Graduation Year


Document Type




Degree Name

Master of Arts (M.A.)

Degree Granting Department


Major Professor

Edelyn Verona, Ph.D.

Committee Member

Marc Karver, Ph.D.

Committee Member

Sandra Schneider, Ph.D.

Committee Member

Jonathan Rottenberg, Ph.D.


Clinical, problem-solving, fatigue, hopelessness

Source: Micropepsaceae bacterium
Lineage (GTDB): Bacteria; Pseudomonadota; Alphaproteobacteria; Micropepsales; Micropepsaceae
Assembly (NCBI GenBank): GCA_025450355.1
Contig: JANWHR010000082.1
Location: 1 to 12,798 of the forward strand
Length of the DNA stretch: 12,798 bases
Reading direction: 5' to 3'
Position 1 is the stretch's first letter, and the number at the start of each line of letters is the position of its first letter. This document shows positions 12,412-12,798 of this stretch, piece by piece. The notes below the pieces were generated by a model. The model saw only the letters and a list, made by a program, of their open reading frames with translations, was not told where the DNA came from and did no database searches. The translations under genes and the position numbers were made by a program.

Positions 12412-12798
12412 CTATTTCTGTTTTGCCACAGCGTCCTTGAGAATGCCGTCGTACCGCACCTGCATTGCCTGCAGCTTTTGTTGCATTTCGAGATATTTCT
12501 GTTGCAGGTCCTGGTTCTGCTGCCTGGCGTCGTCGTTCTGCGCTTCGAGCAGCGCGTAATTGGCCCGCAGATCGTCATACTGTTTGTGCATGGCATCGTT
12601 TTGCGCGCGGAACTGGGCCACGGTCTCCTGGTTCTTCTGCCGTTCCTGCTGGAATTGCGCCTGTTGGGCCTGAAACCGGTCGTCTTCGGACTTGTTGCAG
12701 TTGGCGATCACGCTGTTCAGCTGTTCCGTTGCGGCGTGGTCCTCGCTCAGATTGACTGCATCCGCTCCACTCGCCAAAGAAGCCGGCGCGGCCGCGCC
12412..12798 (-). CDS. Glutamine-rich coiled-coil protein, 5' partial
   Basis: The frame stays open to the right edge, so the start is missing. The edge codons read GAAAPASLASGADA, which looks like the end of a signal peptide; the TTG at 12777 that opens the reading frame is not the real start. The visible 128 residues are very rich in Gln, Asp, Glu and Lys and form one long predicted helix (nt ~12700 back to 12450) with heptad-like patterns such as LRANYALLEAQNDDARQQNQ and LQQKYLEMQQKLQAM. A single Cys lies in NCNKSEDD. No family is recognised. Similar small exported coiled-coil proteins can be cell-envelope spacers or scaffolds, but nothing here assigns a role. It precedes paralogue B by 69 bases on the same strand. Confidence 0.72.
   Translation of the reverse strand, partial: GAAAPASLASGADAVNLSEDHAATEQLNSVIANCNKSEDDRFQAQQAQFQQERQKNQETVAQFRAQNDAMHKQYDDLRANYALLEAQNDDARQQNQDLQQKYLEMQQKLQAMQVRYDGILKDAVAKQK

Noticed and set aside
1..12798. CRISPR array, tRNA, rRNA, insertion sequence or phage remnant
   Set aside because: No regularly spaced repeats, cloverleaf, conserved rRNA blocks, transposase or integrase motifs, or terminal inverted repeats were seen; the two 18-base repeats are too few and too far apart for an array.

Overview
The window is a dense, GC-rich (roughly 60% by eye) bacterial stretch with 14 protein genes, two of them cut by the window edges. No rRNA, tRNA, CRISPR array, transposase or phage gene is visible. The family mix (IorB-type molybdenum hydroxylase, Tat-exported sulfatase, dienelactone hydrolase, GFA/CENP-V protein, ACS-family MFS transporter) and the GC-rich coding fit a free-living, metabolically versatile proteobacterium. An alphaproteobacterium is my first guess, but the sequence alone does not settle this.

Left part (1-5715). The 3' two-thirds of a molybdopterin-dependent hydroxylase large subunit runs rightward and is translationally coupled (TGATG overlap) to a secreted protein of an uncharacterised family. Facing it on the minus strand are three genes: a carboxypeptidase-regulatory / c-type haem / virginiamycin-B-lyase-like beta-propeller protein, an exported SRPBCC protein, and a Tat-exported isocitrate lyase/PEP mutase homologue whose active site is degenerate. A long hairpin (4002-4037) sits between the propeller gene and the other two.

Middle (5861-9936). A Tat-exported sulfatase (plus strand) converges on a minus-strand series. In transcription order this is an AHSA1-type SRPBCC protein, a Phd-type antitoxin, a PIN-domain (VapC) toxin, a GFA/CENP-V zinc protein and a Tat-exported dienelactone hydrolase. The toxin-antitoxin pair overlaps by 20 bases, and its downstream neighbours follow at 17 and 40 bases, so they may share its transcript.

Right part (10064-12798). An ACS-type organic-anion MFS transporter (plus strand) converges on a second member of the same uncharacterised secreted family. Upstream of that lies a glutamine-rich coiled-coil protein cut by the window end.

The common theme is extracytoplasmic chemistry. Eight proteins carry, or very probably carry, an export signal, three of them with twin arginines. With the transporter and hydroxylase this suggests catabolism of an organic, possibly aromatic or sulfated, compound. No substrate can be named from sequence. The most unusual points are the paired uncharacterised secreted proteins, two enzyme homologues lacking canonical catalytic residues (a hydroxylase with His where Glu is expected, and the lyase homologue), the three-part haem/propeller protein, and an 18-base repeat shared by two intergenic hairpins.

Despite what is known about predictors of suicide risk and consequences of insomnia, research has yet to delineate mechanisms that may explain the known relationship between insomnia symptoms and suicide risk. There is some disagreement in the literature regarding whether this relationship could be primarily explained by recent depressive symptoms, or whether there may be other explanatory factors related to sleep deficits. The present study addressed this contention in the literature by examining 1) whether socio-cognitive variables (e.g. fatigue, appraised social problem-solving ability, and hopelessness) explained this insomnia-ideation relationship, and 2) whether these variables contributed some explanatory variance in suicide ideation above and beyond that explained by depressive symptoms. Approximately 483 female participants completed an online study survey. Cross-sectional path analyses were conducted in order to examine the initial hypothesized path, as well as whether the path persisted when depression was integrated in the model. Results suggest that the hypothesized socio-cognitive factors related to sleep deficits partially mediate the established insomnia-suicide ideation relationship. And, further, that the socio-cognitive pathway from sleep loss to suicide ideation persists even when accounting for recent depressive symptoms, such that both pathways separately explain some degree of this relationship. These findings have meaningful implications for understanding mechanisms by which insomnia symptoms may confer heightened risk for considering suicide.

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